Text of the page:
Somewhat concerning news is coming in that Google has removed all references of CDMA hardware from their developer pages. Not only has all information regarding CDMA devices been removed from the documentation, but the source code and firmware images for individual devices such as the Motorola XOOM and even the flagship Galaxy Nexus is gone.
An official statement from Google clarifies their position:
For various technical reasons, recent CDMA Android devices implement core telephony functionality in .apk files provided in binary form by the carriers. To function correctly, these .apk files must be signed by the so-called “platform” key. However, when an individual creates a custom build from the AOSP source code, they don’t use the same signing key as these CDMA flies were signed with.
The result is that these files don’t work properly, and pure AOSP builds running on these devices can’t place calls, access mobile data, and so on. Because we aim to make sure that we are as clear as possible about the degree of support that devices have, we updated the docs over at source.android.com to reflect this reality.
CDMA is the cellular technology used primarily in the US by Verizon Wireless and Sprint, and could be considered the competitor to the more common GSM, which is used by essentially every other cellular company on the planet. This change in Google’s policy basically means that the extra difficulty involved in supporting devices from Verizon and Sprint made them incompatible with the open nature of Android, so they’ve been dropped. More to the point, it also means that CDMA devices will no longer be considered full fledged development devices, which may have a far reaching impact on which carriers will be getting “Nexus” devices in the future.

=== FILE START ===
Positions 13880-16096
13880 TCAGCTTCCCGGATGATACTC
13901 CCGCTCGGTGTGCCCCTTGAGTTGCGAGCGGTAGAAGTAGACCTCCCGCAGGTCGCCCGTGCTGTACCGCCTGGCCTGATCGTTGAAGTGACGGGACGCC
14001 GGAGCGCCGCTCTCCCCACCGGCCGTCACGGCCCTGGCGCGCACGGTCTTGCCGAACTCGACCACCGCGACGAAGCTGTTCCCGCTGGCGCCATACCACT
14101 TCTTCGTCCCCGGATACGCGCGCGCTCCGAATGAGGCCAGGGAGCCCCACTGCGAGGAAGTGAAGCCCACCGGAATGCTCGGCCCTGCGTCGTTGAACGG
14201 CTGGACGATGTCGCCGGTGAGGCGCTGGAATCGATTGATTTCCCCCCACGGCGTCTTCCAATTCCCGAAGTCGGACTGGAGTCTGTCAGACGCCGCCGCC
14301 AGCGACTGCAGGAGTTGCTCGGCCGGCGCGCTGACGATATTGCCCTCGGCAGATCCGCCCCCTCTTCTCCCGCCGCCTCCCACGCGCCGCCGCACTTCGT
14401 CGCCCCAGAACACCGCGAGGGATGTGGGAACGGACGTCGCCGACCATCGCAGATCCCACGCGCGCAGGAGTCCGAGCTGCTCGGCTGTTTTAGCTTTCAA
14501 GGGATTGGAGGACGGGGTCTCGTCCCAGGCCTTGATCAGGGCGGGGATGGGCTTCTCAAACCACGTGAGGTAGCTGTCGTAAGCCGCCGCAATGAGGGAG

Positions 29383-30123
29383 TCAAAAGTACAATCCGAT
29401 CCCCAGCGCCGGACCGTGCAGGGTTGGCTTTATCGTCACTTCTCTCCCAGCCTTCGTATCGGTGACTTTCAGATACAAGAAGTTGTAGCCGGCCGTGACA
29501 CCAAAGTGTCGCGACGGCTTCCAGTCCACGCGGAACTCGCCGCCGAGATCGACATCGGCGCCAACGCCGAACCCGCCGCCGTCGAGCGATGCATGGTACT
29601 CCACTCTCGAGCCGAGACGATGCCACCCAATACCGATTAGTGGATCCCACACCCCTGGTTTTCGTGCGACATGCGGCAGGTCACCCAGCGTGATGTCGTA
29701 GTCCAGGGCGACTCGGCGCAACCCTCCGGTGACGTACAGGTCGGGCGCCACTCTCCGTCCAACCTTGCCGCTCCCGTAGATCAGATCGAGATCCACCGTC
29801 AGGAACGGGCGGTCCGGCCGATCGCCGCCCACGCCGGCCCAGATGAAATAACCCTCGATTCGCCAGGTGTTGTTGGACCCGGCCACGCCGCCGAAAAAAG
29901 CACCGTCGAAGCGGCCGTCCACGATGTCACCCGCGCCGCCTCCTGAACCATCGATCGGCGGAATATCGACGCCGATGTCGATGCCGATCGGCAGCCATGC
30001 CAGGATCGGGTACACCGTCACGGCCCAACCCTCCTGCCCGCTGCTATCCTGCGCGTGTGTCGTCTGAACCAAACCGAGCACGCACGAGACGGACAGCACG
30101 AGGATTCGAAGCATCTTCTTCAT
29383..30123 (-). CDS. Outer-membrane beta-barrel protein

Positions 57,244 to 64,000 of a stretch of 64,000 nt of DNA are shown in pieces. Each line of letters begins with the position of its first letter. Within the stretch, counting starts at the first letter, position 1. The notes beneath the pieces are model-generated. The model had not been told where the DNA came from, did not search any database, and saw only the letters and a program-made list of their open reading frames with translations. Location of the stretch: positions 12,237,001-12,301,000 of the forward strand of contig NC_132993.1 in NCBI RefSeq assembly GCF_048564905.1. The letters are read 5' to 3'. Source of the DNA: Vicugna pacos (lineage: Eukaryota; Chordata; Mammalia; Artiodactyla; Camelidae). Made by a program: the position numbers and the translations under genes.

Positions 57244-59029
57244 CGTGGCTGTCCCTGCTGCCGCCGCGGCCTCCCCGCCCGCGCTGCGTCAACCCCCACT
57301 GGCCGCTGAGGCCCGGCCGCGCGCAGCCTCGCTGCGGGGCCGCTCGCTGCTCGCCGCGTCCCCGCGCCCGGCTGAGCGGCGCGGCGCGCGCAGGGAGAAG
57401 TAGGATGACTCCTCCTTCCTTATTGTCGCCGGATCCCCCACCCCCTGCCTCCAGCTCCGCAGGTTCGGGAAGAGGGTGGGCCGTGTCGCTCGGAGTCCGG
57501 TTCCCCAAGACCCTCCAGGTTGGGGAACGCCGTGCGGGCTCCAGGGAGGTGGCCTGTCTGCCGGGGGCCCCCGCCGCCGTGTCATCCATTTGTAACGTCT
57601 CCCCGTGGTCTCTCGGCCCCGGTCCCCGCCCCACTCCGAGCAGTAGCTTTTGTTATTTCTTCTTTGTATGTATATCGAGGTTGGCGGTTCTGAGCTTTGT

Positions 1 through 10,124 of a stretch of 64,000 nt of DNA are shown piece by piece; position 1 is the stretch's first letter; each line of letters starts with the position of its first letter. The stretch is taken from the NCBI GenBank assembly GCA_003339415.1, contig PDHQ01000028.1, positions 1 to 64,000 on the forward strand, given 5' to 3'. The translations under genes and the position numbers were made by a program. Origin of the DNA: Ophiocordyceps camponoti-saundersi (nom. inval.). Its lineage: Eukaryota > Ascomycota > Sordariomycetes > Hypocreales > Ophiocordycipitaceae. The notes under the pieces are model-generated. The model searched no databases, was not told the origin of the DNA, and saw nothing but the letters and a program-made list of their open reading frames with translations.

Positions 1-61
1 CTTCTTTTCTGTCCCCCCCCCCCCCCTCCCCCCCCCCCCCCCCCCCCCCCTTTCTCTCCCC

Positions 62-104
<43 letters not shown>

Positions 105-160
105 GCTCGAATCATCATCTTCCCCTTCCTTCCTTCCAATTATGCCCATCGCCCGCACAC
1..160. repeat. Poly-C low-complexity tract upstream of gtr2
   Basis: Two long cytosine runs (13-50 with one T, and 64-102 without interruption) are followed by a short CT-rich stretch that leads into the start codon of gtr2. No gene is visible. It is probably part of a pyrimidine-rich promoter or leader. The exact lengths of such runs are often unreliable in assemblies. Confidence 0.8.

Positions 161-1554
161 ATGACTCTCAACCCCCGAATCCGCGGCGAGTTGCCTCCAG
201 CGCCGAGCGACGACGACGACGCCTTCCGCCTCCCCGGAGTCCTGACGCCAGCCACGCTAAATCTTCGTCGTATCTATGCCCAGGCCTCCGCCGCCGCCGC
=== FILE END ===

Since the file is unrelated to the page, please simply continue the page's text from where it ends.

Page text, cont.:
What Does This Mean?
This change is unquestionably going to have the biggest effect on the Galaxy Nexus, Google’s current flagship device, which is available exclusively as a CDMA device in the US. Until a GSM version of the Galaxy Nexus is officially available in the US, the only Ice Cream Sandwich (Android 4.0) development phone available in America is the T-Mobile and AT&T version of the Nexus S. The Nexus S is now over a year old, and while still a respectable device, it’s a far cry from the industry leading Galaxy Nexus hardware.
In addition, this change may also mean that future Android updates for the devices like the Galaxy Nexus will be coming from the carrier, rather than directly from Google as previously promised for Nexus devices. For people who bought their Galaxy Nexus expecting a “pure Google” Android experience, this could be a very big disappointment.